Cartoonist Henry Chamberlain took on a big task last weekend: Making a comic about Ballard in 24 hours.
Drawing Ballard in 24 hours
This past weekend, local cartoonist and Fremont resident Henry Chamberlain set forth to explore and capture the Ballard neighborhood in a comic.
As part of 24-Hour Comics Day on the first Saturday of October, which artists all around the world participate in, Chamberlain wanted to draw something that he had been eyeing for a while. He said there was a funny aspect between the laidback locals and the fastpaced, market-crazy hipsters in Ballard.
He wound up on a quest to find Ballard's soul, which is epitomized by none other than local icon and hero, Edith Macefield, who would not sell her house even for a million dollars to developers of the Ballard Blocks. (It was also wonderfully coincidental that Macefield Fest lined up with his comic event.)
Macefield's story is symbolic of the greater Ballard story -- the clash of the old and the new, of a history full of industry and grit being confronted by an influx of condos and apartment buildings and hip restaurants and bars.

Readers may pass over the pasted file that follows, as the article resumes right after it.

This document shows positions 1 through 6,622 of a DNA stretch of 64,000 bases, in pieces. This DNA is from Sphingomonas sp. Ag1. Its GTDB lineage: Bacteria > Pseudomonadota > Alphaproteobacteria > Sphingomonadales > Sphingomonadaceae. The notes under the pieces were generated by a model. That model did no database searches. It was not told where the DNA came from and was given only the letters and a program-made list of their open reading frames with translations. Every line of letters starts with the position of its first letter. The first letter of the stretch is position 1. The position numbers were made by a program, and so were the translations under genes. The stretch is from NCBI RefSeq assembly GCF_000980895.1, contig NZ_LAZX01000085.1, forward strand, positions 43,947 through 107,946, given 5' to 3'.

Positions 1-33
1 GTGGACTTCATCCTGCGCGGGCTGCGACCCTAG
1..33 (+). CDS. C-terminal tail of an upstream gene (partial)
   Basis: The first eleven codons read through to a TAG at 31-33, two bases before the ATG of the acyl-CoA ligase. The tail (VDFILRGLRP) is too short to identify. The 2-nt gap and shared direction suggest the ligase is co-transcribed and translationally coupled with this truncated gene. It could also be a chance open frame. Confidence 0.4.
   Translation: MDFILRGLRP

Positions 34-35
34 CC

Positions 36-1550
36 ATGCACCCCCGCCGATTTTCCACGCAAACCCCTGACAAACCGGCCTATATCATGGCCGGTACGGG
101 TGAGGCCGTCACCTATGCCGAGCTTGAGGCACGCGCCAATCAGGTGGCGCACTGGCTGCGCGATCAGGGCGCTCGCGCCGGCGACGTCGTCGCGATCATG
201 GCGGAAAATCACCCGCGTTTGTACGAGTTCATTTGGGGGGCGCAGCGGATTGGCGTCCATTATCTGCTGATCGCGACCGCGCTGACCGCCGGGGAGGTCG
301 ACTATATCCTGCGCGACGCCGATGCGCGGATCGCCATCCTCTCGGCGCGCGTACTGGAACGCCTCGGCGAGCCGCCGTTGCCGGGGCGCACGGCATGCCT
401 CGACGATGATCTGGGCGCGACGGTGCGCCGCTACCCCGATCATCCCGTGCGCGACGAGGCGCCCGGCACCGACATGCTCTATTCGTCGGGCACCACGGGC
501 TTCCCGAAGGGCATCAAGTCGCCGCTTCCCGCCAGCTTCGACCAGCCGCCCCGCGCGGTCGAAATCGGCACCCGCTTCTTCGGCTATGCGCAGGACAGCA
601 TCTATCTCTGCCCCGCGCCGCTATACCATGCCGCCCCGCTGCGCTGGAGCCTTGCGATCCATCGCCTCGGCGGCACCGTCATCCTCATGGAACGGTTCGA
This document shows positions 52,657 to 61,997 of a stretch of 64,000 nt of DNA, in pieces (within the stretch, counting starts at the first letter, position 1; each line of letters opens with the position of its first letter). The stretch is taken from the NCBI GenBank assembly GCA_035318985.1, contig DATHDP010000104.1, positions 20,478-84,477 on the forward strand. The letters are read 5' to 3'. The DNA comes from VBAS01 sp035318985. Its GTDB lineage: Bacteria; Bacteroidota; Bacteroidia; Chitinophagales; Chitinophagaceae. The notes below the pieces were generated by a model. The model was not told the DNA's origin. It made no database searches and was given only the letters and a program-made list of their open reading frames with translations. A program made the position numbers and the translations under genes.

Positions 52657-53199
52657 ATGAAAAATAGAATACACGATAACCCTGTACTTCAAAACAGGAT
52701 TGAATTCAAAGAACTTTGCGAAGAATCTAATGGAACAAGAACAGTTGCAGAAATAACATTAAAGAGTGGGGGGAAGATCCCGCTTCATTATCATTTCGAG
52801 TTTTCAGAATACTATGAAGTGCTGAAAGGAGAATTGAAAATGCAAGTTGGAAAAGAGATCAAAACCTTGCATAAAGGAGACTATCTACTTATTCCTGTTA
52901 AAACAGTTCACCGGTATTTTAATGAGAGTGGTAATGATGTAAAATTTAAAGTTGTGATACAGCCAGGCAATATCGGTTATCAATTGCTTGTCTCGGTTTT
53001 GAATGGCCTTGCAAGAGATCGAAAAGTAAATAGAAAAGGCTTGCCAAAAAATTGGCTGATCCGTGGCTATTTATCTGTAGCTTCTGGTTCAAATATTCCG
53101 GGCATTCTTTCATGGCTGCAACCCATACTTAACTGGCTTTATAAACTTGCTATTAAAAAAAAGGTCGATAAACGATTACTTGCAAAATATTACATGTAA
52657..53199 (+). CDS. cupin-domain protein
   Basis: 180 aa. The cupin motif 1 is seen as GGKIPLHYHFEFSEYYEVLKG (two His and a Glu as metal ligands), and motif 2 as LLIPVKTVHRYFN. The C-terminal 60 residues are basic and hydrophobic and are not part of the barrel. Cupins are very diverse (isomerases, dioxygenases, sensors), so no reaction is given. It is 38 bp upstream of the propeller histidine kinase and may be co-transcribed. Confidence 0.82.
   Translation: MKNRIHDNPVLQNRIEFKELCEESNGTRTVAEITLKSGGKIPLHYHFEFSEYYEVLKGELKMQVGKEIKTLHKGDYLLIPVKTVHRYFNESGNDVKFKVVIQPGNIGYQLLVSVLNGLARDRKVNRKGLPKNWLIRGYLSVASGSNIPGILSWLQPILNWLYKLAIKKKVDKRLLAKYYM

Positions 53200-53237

For his comic, Chamberlain focused on the historic Ballard Ave, visiting Hattie's Hat, Stoneburner Restaurant, The Tractor Tavern, Hi-Life, Kickin' Boot Whiskey Kitchen, the Ballard Inn and more.
“We (he and his girlfriend) like the feeling of just strolling down Ballard Ave, we like the feel of it,” Chamberlain said. He remarked on how Ballard has recently become attractive to marketers (and people in general) because of it's authenticity and grit, in addition to its wide variety of superb restaurants, breweries and boutiques.
Chamberlain doesn’t come without some knowledge of the area. He said he lived in Ballard in the early 2000s, just before the huge Ballard boom set off. He remembers when the brothel-themed Madame K’s Pizzeria was still around, and he and his girlfriend have hoofed it around town to have a rather “intimate” knowledge of the geography.
This marks the fourth year Chamberlain has done the 24-Hour comic. In previous years, he has drawn at the Phinney Neighborhood Association Center and Sorrento Hotel.
On his website, Chamberlain says he lives and breathes comics. He draws, teaches and writes about them. His most seminal work to date is the graphic novel “Alice in New York” (which, he jokes, people tell him he should’ve called Alice in Seattle). He also successfully completed a Kickstarter which seeks to put together his comic from the Sorrento and other short comic stories.
Chamberlain will be posting the result of his 24 hours in Ballard on his website, http://comicsgrinder.com/
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